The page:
A controversial bill that would allow special interest groups to give more campaign money to California legislative leaders is likely dead for the year.
Assembly Bill 84 would allow top Democratic and Republican leaders at the Capitol to raise and spend more on legislative races. It requires a two-thirds vote, which means at least one Republican must join Democrats in the Senate.
But GOP leaders sent a one-sentence letter to Senate President Pro Tem Toni Atkins, D-San Diego, on Friday announcing their opposition.
“After careful review of Assembly Bill 84, the Senate Republican Caucus opposes the advancement of the bill this year,” the letter says.
Senate Minority Leader Patricia Bates, R-Laguna Niguel, said she opposes Assembly Bill 84 because it doesn’t place strong restrictions on how leaders could use the money. A recent Senate floor analysis shows no groups supporting the bill and 64 groups opposed, including the California Democratic Party.
Campaign finance watchdogs said the bill, while it requires more disclosure of campaign activity, also increases the amounts legislative leaders can raise. Critics worry the bill would open the floodgates for more money to enter the political system, as individual contribution limits would jump from $4,400 to $36,500.
In addition, Bates accused Assembly Speaker Anthony Rendon, D-Paramount, of holding two of her bills hostage in an effort to broker a deal to get Republicans on board with the proposal.
In an Assembly transportation committee hearing on Thursday, Chairman Jim Frazier, D-Oakley, told Bates that Rendon requested the two bills be pulled. One bill would give an additional 90 days on all DMV license renewals set to expire this year. Another resolution would designate a portion of Interstate 5 in Southern California to commemorate a deceased firefighter.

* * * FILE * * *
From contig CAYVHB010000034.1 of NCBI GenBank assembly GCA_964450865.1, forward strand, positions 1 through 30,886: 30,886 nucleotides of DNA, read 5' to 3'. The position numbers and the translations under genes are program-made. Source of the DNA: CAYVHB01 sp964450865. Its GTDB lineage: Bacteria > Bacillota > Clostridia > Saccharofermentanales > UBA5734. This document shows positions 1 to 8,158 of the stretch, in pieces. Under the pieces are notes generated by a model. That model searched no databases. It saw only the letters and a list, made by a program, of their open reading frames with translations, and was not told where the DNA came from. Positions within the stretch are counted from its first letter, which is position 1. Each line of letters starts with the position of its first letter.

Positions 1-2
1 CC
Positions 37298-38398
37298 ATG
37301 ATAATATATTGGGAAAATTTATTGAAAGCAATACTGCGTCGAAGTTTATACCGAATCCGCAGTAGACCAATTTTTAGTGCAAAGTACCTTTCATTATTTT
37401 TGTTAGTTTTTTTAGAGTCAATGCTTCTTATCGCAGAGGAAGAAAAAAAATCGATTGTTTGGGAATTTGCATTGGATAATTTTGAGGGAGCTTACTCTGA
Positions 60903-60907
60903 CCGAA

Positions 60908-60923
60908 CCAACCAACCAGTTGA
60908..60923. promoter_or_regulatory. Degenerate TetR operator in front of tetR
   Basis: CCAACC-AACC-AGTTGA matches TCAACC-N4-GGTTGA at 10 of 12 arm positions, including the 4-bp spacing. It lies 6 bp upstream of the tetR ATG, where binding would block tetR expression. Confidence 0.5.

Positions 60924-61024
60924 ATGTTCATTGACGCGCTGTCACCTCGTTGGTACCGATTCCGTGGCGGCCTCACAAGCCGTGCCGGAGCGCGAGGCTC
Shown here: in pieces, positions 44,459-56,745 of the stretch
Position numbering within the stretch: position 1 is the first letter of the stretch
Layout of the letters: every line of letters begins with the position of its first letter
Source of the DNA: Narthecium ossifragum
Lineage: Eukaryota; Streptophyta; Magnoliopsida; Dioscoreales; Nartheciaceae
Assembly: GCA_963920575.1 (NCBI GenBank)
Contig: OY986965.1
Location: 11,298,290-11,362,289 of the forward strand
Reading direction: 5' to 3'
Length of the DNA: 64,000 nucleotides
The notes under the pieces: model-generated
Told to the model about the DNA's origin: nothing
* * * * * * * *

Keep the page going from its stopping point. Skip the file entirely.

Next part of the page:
“There’s no rational policy reason that they should not have been heard,” Bates said. “I assume there’s a political reason for that. I think that it’s unacceptable to put the people of California hostage.”
Frazier told Bates during Thursday’s committee hearing that her bills “have been pulled at the request of the speaker.” After a member of the committee, Assemblyman Patrick O’Donnell, D-Long Beach, interjected to express frustration that the firefighter resolution would not be discussed, Frazier replied, “As I mentioned, the Speaker…requested the bills be pulled.”
Rendon’s office said it mistakenly asked Frazier to hold both of Bates’ proposals. while it only meant to hold the DMV bill to “work on the policy.”
“The idea that we’re holding anything hostage is just not accurate,” said Kevin Liao, spokesman for Rendon.
Liao added Rendon has every intention of allowing Bates’ DMV bill to move forward for a hearing next week.